OMG, wow, and the BSD license is less anal than the GPL (because frankly, there are commercial interests out there, and the purpose of writing free software is to make free software available, at least that's my goal).

    Of course I use the public domain as my release vehicle. Frankly, I couldn't care less if people proprietarize my code. I wrote it so people could use it.

  • Oh my (Score:1, Insightful)

    by bieber ( 998013 ) on Sunday December 03, 2006 @07:47AM (#17088524)
    It's almost funny that the author knows nothing about the GPL or free software in general, but it's actually far more sad, because other people who don't know anything about the GPL read this shit, and then they think that they do...
  • by bl8n8r ( 649187 ) on Sunday December 03, 2006 @08:02AM (#17088566)
    FTFA: ".. will create a schism in the open source community and fork Linux."

    What's the big problem with a fork? So you have Microvell Linux and the real Linux.

    Microvell Lizard Linux is going to be a pregnant toad injected full of politics, DRM and Microsoft IP. Microsoft will have the option that way of killing it then with litigation, or letting it stick around to sell to Windows people that think they are smart switching to (MLL) Linux.

    The real Linux will still be around, minus whatever Microsoft pays the courts to tell everyone they can't use anymore. The inevitability of all this is approaching like a garbage truck, so what is the problem with forking? M$ has been preparing for this for a long time buying up patents and everything else. Beginning over with a forked code base may be the only alternative. Either that, or put all your computer gear in front of the garbage truck and let it have it's way.

    Novell, we smell poniez: []

  • by Anonymous Coward on Sunday December 03, 2006 @08:31AM (#17088676)
    That's fine, but what do you mean by "available"?

    It is the GPL license of Linux that has forced companies like IBM, Intel, Sun, SGI, etc. to contribute valuable codes like enterprise-level schedulers and >128-way SMP support, RCU, great compiler optimizations, etc. Linux people aren't smarter than BSD (I'd even say it's the opposite), but GPL helps them to use the market forces to their advantage.

    My guess would be that the only reason you share your code is because you have no business interest in it, so from your point-of-view it is commercially worthless. In contrast, GPL is both encouraging and forcing people to share even software that is of central commercial interest to them.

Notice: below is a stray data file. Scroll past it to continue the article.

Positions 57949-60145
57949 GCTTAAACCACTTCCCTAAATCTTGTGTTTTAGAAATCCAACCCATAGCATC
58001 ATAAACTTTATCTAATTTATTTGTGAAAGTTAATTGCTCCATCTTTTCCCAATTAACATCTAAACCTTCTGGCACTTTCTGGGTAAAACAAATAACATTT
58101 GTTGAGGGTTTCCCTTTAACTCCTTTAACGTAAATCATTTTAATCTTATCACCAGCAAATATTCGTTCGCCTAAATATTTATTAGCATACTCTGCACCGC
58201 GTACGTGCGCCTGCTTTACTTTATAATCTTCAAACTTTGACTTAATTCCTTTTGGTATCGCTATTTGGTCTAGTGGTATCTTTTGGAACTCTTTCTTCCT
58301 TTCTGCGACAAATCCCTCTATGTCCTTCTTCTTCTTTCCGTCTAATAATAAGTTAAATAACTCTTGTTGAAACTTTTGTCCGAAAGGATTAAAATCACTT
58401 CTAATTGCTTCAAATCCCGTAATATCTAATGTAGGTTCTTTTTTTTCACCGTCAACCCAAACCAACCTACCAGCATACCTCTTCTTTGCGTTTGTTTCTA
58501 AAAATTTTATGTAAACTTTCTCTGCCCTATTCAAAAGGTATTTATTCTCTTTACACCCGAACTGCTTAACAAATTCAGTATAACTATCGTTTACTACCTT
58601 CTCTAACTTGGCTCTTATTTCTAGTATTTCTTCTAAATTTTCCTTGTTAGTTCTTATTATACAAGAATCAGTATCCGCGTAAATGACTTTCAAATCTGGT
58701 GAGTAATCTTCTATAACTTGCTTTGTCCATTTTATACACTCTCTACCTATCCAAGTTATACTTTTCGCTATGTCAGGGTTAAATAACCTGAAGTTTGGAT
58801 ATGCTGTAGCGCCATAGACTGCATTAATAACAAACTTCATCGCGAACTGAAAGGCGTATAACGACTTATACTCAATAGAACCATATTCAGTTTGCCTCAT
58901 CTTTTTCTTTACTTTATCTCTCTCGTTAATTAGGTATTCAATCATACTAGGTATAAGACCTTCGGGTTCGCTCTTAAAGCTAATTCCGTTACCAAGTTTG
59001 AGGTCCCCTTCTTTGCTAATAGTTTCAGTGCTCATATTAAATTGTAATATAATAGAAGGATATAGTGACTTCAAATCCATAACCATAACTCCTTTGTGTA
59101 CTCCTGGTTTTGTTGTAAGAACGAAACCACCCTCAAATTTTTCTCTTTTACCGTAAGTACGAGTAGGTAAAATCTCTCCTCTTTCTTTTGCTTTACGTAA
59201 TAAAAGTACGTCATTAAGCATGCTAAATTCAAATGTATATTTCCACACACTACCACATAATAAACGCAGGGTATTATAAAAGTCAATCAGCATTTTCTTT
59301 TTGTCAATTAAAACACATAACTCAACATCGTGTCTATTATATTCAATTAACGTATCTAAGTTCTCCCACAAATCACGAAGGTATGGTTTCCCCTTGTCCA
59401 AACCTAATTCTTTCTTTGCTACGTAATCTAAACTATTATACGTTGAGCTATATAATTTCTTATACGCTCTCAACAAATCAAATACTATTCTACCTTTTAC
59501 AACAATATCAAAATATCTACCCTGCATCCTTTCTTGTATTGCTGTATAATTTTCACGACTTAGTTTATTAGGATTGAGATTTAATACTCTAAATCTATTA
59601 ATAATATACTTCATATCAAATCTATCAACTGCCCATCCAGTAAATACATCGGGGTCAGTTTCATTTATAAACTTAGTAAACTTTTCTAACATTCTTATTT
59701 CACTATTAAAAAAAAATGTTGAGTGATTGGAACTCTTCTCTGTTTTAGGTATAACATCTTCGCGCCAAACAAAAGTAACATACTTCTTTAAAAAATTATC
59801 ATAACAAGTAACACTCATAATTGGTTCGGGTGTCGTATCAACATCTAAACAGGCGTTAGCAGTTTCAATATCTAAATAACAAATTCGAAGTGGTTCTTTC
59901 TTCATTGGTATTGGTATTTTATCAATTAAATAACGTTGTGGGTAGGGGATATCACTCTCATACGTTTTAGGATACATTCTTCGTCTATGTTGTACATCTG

• by Stalyn ( 662 ) on Sunday December 03, 2006 @08:42AM (#17088732) Homepage Journal
    You do understand that the Novell hackers frequently contribute code to many open source projects such as xorg, gnome and the Linux kernel. If you truly wish to separate yourself from whatever Novell touches you will have a hard time doing so and keeping a competitive modern desktop. Also it's totally unfounded that Novell is going to start injecting Microsoft IP into their code submissions.

    But if you are still designed on isolating Novell from the rest of the community I suggest you get on the devel mailing lists and argue for a fork. AFAIK no one other than the vocal minority at Slashdot has suggested such a thing.
  • sys-con trolling (Score:2, Insightful)

    by _dani3l ( 1034972 ) on Sunday December 03, 2006 @08:58AM (#17088796)
    More Sys-con trolling. This page is classified as "News," but how can any journalist use the phrase "said to be?" How can this be taken at all seriously: "...Stallman and company - anarchist fanatics said to be cut from the same all-or-nothing cloth as suicide bombers..." Three fallacies in one sentence: Ad Hominem, Ad Baculum, and the Appeal to the Unnamed Authority.

    Don't feed the trolls. As we found out last year, there is little point in complaining to the management of Sys-con: Another LinuxWorld Resignation []

  • by tomstdenis ( 446163 ) <> on Sunday December 03, 2006 @09:14AM (#17088870) Homepage
    All I'm saying is if you wrote the software to be truly free you'd not use the GPL. GPL is nice, but it's not free in the sense RMS claims.

    Part of being a magnanimous participant in the OSS movement means supporting people you don't like.

    I personally hate DRM and proprietary software. I hate it a lot. But I'll let them use my software just the same. I wrote it to be out there and used [because I think for the most part it does more good than harm and the stuff is of high quality].